July 14, 2008

Resilience: Wildfires in a Friendly Universe

As you are probably aware, California is burning. This is not unusual for the Golden State, although the fires began a couple of months before the "official wildfire season." Because of extreme dryness, this year's fires have been particularly virulent.

My city, Santa Cruz, has not gone down in flames, but surrounding areas have had major damage: Big Sur, Big Basin, the Summit fires, Carmel Valley. Even downtown near the water, our morning air has that distinctive smell of a lumberyard combined with a fireplace. Many homes have been lost or damaged; no human deaths, but many animals have perished. The sky is as hazy as any smog day in Los Angeles, and it's been difficult for those with respiratory problems to breathe.

My thanks to Kathy Loh, a coach who lives in the Santa Cruz mountains near me, for posting this to the Co-active Network. The source is the Humboldt Redwoods State Park literature:

"Coast redwoods do not have a single taproot. Instead, they form a shallow network of relatively small roots that extend radially, up to a hundred feet from the base. The ends of the roots are fibrous, allowing them maximum surface area to obtain moisture and nutrients. If a flood buries the roots too deeply in silt, they have the ability to grow and explore their way upward toward more oxygenated soil. In addition to root collar burl sprouting, coast redwood also reproduces from seed. Flowering occurs in December and January with cones maturing over the spring and summer. In the autumn, the cones open on the trees and, on the average, 50 to 100 tiny seeds sprinkle out. Seedlings survive best in exposed mineral soil that often occurs as a result of fire, flood and uprooted trees."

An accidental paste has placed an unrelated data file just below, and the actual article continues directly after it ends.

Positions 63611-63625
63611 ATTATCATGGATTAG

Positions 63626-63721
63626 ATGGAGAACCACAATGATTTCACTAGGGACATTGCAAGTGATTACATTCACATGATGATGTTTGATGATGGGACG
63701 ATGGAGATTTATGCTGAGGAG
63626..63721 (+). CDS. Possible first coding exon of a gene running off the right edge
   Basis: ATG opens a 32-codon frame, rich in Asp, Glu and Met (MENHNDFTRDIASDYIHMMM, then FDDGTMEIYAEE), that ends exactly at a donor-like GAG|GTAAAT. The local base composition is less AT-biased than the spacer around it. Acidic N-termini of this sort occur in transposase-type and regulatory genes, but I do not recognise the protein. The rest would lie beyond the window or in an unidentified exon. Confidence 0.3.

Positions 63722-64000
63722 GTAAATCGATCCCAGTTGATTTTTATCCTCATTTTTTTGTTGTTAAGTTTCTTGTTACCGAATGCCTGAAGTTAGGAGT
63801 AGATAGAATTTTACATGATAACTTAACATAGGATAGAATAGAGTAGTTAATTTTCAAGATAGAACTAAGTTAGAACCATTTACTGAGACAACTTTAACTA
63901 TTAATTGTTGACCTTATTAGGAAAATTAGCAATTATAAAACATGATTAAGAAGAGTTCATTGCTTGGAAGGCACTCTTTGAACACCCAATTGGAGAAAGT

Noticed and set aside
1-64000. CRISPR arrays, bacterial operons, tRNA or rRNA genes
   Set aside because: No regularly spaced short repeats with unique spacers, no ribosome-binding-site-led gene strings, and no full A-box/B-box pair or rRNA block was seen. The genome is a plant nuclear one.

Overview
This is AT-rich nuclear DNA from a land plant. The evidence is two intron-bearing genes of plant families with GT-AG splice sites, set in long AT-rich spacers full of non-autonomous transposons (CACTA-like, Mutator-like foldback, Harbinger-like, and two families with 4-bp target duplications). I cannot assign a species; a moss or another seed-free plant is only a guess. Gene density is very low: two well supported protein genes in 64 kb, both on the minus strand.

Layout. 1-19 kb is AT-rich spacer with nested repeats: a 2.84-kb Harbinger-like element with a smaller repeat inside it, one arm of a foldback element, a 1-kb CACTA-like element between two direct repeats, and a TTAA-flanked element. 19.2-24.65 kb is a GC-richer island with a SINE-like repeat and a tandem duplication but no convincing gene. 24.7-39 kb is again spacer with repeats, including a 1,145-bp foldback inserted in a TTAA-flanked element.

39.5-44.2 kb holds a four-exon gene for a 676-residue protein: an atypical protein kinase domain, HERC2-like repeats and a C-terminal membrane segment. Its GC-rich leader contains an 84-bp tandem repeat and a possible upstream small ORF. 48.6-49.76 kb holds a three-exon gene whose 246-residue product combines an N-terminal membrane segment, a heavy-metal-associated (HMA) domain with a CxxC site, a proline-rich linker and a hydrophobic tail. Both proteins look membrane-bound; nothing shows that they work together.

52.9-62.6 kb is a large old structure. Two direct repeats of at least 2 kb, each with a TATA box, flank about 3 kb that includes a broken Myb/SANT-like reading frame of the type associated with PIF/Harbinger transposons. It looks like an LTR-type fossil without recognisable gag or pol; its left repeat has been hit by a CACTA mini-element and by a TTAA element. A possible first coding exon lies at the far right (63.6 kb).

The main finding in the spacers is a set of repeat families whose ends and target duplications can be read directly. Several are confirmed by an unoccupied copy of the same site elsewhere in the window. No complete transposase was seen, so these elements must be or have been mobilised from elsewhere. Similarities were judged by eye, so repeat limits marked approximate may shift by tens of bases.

Some of our coastal redwoods are older than Jesus. I love visiting these trees. They've seen and survived through a lot. They are not only resilient, they continue to grow because of "disasters."

As do we.

©2008 by Carol L. Skolnick; all rights reserved.

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